Directives from Congress

Congress has finally made some decisions on the question of what a debtor must do to assume an executory contract or lease under which nonmonetary breach has occurred, but its directives are far from clear.

First, §365(b)(2)(D) has been amended to read as follows:

(2) Paragraph (1) of this subsection does not apply to a default that is a breach of a provision relating to—
(D) the satisfaction of any penalty rate or penalty [new word added] provision relating to a default arising from any failure by the debtor to perform nonmonetary obligations under the executory contract or unexpired lease.

Presumably, this small addition resolves the dilemma: Debtors must cure nonmonetary defaults except for penalty rates or penalty provisions relating to nonmonetary breaches. The conjunctive interpretation has apparently been adopted.

However, BAPCPA adds a new part to subsection (b)(1)(A), which reads as follows:

(b)(1) If there has been a default in an executory contract or unexpired lease of the debtor, the trustee may not assume such contract or lease unless, at the time of assumption of such contract or lease, the trustee—
(A) cures, or provides adequate assurance that the trustee will promptly cure, such default other than a default that is a breach of a provision relating to the satisfaction of any provision (other than a penalty rate or penalty provision) relating to a default arising from any failure to perform nonmonetary obligations under an unexpired lease of real property, if it is impossible for the trustee to cure such default by performing nonmonetary acts at and after the time of assumption, except that if such default arises from a failure to operate in accordance with a nonresidential real property lease, then such default shall be cured by performance at and after the time of assumption in accordance with such lease, and pecuniary losses resulting from such default shall be compensated in accordance with the provisions of this paragraph [new language italicized].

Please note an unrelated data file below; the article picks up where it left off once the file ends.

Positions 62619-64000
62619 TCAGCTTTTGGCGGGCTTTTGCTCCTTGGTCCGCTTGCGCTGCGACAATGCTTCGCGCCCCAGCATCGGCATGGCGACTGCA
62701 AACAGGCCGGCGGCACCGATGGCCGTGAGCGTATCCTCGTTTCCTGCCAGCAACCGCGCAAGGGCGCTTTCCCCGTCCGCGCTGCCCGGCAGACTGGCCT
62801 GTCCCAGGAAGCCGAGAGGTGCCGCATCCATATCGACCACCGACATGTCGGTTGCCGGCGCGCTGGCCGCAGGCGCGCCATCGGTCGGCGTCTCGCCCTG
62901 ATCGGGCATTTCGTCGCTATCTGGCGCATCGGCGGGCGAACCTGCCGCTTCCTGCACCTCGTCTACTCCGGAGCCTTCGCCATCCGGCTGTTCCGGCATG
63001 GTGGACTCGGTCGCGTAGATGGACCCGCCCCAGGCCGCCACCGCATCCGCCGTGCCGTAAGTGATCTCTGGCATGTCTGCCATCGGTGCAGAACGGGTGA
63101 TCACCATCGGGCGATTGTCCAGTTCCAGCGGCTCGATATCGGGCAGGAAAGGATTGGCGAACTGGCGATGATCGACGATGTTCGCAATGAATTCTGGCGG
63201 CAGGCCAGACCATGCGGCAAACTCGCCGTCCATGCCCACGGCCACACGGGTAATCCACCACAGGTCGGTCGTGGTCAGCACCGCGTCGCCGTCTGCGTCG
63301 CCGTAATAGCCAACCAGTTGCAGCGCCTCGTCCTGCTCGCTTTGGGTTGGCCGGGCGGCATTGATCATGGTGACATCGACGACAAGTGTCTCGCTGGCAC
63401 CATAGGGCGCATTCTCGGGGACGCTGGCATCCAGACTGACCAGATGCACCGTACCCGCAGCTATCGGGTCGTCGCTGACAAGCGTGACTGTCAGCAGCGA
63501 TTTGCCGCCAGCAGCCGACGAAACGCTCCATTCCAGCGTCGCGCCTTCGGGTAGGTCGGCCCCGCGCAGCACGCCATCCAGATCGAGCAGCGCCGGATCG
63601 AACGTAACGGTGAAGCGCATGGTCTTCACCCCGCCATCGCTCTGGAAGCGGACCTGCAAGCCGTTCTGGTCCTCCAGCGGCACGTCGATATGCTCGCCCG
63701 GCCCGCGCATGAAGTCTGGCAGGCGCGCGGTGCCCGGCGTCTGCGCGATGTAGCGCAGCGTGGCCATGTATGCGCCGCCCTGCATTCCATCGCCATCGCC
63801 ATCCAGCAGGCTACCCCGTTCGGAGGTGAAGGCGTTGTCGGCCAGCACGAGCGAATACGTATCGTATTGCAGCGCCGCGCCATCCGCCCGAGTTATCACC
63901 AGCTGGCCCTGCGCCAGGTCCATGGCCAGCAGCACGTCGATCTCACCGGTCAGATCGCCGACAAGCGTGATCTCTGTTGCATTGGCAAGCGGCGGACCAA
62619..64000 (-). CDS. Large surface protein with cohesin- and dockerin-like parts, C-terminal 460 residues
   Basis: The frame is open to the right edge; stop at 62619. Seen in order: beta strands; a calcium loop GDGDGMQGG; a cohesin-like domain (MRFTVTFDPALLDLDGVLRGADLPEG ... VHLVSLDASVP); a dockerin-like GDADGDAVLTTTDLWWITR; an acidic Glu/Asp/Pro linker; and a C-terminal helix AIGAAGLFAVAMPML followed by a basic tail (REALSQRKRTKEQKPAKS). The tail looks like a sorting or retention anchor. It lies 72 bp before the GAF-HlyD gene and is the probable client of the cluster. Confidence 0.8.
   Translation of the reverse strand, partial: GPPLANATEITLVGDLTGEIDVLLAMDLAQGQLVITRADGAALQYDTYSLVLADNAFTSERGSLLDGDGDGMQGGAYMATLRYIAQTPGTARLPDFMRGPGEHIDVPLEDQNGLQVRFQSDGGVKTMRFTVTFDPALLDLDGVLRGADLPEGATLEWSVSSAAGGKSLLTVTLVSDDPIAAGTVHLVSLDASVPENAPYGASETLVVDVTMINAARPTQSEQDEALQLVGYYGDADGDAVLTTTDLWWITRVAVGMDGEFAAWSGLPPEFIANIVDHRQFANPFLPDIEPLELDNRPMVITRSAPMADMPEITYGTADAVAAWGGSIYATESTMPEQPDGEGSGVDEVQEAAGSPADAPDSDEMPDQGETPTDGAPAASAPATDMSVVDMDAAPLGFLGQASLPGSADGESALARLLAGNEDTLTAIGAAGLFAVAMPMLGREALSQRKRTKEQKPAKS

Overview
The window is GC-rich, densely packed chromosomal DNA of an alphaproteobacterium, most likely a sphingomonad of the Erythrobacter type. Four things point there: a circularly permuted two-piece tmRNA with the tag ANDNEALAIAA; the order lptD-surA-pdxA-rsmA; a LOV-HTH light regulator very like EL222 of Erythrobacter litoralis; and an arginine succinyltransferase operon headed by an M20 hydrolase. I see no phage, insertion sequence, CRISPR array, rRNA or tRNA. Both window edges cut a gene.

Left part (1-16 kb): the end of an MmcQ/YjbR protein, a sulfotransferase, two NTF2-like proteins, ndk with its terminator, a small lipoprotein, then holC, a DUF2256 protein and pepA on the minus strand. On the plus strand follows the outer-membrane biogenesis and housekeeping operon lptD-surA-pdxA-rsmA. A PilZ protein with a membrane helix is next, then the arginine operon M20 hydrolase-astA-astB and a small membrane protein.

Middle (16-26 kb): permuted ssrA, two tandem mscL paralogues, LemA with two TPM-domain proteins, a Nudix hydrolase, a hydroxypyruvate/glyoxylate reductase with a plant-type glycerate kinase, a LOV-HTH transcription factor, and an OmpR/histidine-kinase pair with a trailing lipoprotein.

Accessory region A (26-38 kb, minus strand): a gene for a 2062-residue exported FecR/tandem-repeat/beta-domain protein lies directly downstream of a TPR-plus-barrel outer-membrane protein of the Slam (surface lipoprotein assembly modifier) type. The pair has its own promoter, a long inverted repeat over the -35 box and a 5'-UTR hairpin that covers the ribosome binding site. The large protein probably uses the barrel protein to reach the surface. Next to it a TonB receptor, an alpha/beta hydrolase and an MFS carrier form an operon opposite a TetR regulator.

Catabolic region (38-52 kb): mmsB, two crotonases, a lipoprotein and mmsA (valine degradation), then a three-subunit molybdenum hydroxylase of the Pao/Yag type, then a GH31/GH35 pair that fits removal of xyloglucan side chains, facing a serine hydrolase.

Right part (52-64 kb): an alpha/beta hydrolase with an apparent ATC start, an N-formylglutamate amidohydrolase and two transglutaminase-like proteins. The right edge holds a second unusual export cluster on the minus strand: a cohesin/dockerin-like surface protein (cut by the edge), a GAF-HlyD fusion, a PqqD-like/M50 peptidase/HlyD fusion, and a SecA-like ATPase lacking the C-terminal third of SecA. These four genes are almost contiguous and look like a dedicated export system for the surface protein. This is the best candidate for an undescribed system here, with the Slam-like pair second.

Thus, leases of real property are treated differently. If it is impossible to cure a nonmonetary default under a real property lease at and after the time of assumption (e.g., "historical facts"), the breach need not be cured. But if the default arises from a failure to operate under a nonresidential real property lease, the default must be cured upon assumption, and all pecuniary losses resulting from such default must be compensated.

In essence, Congress has created special rules for leases of real property, and in particular, nonresidential real property leases are singled out for special treatment. Debtor lessees need not cure nonmonetary defaults if performance is impossible, and if the lessee has failed to operate under a nonresidential lease, the lessee must provide compensatory payment. One cannot help but note that lessors would be well-advised to include liquidated damages clauses in their leases quantifying the damages that would flow from the failure to operate under their nonresidential real property leases.

Conclusion

While it may be difficult to decipher the policy behind the significant changes to §365, those changes will hopefully clarify the intent of Congress with respect to nonmonetary defaults. Debtors will now have to find a way to satisfy nonmonetary obligations. Under nonresidential real property leases, the cure will be paid in dollars. Time will tell how other executory contracts will be cured.